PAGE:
You can see it in someone’s eyes when they are really listening to you. Not just nodding along, but empathizing with the substance of what you’re saying.
The Arcadian Wild really listen. You can see it in their patience with fans, their gentleness with each other, and most of all in the cohesive interplay of each melodic line in their music. Like mycelium spreading nutrients throughout a forest, each individual is inseparable from the whole.
The band began in a choir course at Lipscomb University in Nashville in 2013. An impromptu post-class jam session catalyzed a decade of friendship and collaboration. The lineup has shifted so often over the years that founding member Lincoln Mick refers to the band as a “revolving door,” but he remembers the band’s five-or-so departed members with much more sweetness than bitterness.
“To take a turn of phrase from Fred Rogers, so many people have ‘loved this band into being’ over the years,” he told BandWagon.
In its current iteration, The Arcadian Wild is one of the best-loved and most innovative acts in the “newgrass” scene. Though Mick will be the first to tell you they’re indebted to acts like Nickel Creek for inspiration, their sound is more expansive than derivative. Like other newgrass acts, they have dazzling technical chops. But, unlike their contemporaries, the band traces its songwriting lineage to religious choral music.
“Lincoln and I grew up in churches that sang acapella music exclusively,” Singer and guitarist Isaac Horn explained. “From a young age we were surrounded by this four-part vocal tradition.”
This influence is heard in the evocative layering of harmonies as well as the philosophical themes of the band’s compositions. Even the instrumentation is reminiscent of vocal music. Melodic motifs and countermelodies far outnumber chords and simple basslines.
Horn and Mick, who plays mandolin and sings, are the creative core of the band. While Horn is at once thoughtful, humble and sarcastic, Mick is friendly and outgoing, waxing romantic about Horn’s song “Civil War.” In it, Horn describes his experience living with Tourette’s syndrome.
“In my opinion he really embodied the experience of what it’s like to be physically and mentally him,” Mick said. “It was so impressive, honest and courageous. I’m really grateful that he wrote that song.”
“It’s a perfect song,” Mick interjected with a chuckle, “that’s what he’s trying to say.”
The pair have been inseparable for years, both responsible for the lyrics, arrangements and compositions in the vast majority of the band’s catalog. When Horn joined in 2014, the band was talented but shapeless, searching for a creative niche at Nashville house parties and Colorado dive bars. When Horn joined, they found it. The partnership was kismet, and their vision propelled them into new sonic territory.
Eight years later, Mick and Horn’s partnership is the only holdover from that era, and they would be lying if they said the tumultuous turnover hasn’t been hard at times. In 2017, the band had just tracked a fresh album’s worth of songs when singer and banjo player Sarah Jane Wood decided it was time to split, investing in a solo project. Mick and Horn weren’t sure if the band was viable without Wood’s exceptional vocals.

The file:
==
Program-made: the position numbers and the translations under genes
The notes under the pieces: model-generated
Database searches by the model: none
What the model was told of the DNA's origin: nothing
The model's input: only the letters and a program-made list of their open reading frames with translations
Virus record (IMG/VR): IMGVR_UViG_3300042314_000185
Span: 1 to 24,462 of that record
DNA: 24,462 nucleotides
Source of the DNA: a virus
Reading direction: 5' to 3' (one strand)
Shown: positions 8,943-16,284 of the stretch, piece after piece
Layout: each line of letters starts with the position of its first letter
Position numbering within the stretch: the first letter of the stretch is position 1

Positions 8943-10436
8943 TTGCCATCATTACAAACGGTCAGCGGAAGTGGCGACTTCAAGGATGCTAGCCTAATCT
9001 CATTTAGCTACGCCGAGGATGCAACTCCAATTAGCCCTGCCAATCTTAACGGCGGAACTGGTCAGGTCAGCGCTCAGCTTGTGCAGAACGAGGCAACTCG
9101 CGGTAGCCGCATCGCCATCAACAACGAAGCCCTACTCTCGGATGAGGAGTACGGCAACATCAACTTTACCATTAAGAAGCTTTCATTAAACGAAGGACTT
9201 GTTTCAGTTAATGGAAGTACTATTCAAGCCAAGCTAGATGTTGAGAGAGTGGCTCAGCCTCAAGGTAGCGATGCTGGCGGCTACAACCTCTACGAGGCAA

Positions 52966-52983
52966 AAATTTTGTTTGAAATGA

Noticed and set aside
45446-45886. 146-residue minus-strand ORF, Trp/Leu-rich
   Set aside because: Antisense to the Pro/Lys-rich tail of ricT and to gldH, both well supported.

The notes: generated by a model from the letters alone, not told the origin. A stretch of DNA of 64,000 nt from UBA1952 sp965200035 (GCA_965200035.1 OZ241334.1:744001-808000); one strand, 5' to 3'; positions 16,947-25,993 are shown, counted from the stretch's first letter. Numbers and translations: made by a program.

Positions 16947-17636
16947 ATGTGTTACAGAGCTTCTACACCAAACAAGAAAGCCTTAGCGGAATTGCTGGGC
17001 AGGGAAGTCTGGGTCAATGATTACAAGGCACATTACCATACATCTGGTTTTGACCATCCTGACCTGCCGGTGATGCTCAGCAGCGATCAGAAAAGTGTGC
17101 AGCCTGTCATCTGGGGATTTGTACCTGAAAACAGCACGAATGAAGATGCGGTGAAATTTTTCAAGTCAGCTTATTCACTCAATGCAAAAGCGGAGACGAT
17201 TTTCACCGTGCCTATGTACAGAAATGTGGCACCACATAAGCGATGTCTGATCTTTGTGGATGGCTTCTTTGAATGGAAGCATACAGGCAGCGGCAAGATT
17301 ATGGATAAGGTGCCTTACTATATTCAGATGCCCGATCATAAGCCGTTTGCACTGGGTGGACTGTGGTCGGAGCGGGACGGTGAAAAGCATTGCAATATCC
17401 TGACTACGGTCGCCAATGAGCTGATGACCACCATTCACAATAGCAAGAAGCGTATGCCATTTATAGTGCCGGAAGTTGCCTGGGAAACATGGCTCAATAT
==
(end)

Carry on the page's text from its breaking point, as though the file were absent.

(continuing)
“She has this crazy powerful voice,” Mick said. “People would come up to me and Isaac after a show and say, ‘you guys did such a great job.’ Then they’d go up to Sarah like, ‘wow your voice is amazing. You’re an angel.’”
As hard as Wood’s departure was, their continued success afterwards gave Horn and Mick confidence in the band’s ability to thrive as it changed shape. Since 2020, they have been joined by fiddle player and singer Bailey Warren. Mick and Horn met Warren at a Hawktail concert in 2019 – she was a college senior and an immense fan of The Arcadian Wild.
“All of the greats were there. The room was full of bluegrass legends,” Horn said. “Bailey and her boyfriend came straight up to us.”
A few months later, the band was suddenly down a fiddle player – two days before a gig. Horn texted Warren at midnight to ask if she might step in. After a brief and incomplete one-hour rehearsal, Warren performed flawlessly in front of a live audience.
“I don’t think she made any more mistakes than the two of us do on a regular basis,” Mick said.
When the pandemic shuttered venues just months later, the band was still full of the new energy Warren brought to the quartet. With no shows to play, they took to the studio to reinvigorate an old project: A sprawling, lyrical folk and classical composition from Horn’s senior year at Lipscomb. Mick and Horn unearthed and reworked the piece for a new band and a new era.
“It was really good to have those few years of distance,” Mick said. “It was good to sift through it so we could find, ‘okay what is the heart of this and what is just kind of silly and adolescent.”
The resulting EP, Principium debuted at #3 on the Billboard Bluegrass Chart last year. The band describes it as a “four-movement song-cycle that explores human relationship.” Complex divergent melodies are woven together by emotion. Even in its darkest moments, Horn’s lyrics stem from a place of compassion.
It’s this worldview of careful observation and unconditional love that pervades The Arcadian Wild’s creative efforts. Perhaps it can best be summed up by the words of one of the band’s long-time mentors, Nashville singer/songwriter Andrew Peterson.
“He told us, ‘Your two basic jobs are to tell the truth and love your audience,’” Mick remembered. “That’s all you have to do.”
BandWagon presents The Arcadian Wild on Friday, June 17 at LuLu’s Downstairs in Manitou Springs and Saturday, June 18 at The Moxi Theater in Greeley with Ellsworth. More on the band at thearcadianwild.com – tickets at BandWagonPresents.com